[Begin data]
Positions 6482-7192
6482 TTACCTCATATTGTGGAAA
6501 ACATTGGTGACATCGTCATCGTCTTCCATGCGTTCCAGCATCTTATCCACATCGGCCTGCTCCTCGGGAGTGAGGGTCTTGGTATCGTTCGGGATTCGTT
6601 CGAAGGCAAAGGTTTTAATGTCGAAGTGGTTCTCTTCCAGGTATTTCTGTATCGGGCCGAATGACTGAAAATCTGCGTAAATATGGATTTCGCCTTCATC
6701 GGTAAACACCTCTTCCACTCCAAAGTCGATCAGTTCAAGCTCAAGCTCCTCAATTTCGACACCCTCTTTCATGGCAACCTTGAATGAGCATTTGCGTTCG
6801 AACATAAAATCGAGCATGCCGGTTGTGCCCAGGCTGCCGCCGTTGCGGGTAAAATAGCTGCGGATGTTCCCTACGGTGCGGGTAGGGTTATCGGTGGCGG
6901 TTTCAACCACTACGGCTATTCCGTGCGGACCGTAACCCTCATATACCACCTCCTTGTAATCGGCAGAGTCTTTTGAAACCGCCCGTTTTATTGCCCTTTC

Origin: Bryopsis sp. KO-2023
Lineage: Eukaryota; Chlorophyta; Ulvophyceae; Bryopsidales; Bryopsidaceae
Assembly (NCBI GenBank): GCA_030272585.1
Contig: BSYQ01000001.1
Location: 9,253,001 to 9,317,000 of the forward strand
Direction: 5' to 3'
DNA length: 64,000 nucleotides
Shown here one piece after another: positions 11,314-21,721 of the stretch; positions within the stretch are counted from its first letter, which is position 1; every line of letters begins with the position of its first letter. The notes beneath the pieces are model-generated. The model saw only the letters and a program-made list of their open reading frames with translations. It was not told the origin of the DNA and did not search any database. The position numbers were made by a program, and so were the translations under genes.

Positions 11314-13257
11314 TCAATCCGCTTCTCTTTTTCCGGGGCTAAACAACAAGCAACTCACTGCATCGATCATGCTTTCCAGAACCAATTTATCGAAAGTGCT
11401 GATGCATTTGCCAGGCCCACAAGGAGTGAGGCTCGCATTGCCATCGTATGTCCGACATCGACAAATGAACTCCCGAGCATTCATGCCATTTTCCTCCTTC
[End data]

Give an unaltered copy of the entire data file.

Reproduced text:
Positions 6482-7192
6482 TTACCTCATATTGTGGAAA
6501 ACATTGGTGACATCGTCATCGTCTTCCATGCGTTCCAGCATCTTATCCACATCGGCCTGCTCCTCGGGAGTGAGGGTCTTGGTATCGTTCGGGATTCGTT
6601 CGAAGGCAAAGGTTTTAATGTCGAAGTGGTTCTCTTCCAGGTATTTCTGTATCGGGCCGAATGACTGAAAATCTGCGTAAATATGGATTTCGCCTTCATC
6701 GGTAAACACCTCTTCCACTCCAAAGTCGATCAGTTCAAGCTCAAGCTCCTCAATTTCGACACCCTCTTTCATGGCAACCTTGAATGAGCATTTGCGTTCG
6801 AACATAAAATCGAGCATGCCGGTTGTGCCCAGGCTGCCGCCGTTGCGGGTAAAATAGCTGCGGATGTTCCCTACGGTGCGGGTAGGGTTATCGGTGGCGG
6901 TTTCAACCACTACGGCTATTCCGTGCGGACCGTAACCCTCATATACCACCTCCTTGTAATCGGCAGAGTCTTTTGAAACCGCCCGTTTTATTGCCCTTTC

Origin: Bryopsis sp. KO-2023
Lineage: Eukaryota; Chlorophyta; Ulvophyceae; Bryopsidales; Bryopsidaceae
Assembly (NCBI GenBank): GCA_030272585.1
Contig: BSYQ01000001.1
Location: 9,253,001 to 9,317,000 of the forward strand
Direction: 5' to 3'
DNA length: 64,000 nucleotides
Shown here one piece after another: positions 11,314-21,721 of the stretch; positions within the stretch are counted from its first letter, which is position 1; every line of letters begins with the position of its first letter. The notes beneath the pieces are model-generated. The model saw only the letters and a program-made list of their open reading frames with translations. It was not told the origin of the DNA and did not search any database. The position numbers were made by a program, and so were the translations under genes.

Positions 11314-13257
11314 TCAATCCGCTTCTCTTTTTCCGGGGCTAAACAACAAGCAACTCACTGCATCGATCATGCTTTCCAGAACCAATTTATCGAAAGTGCT
11401 GATGCATTTGCCAGGCCCACAAGGAGTGAGGCTCGCATTGCCATCGTATGTCCGACATCGACAAATGAACTCCCGAGCATTCATGCCATTTTCCTCCTTC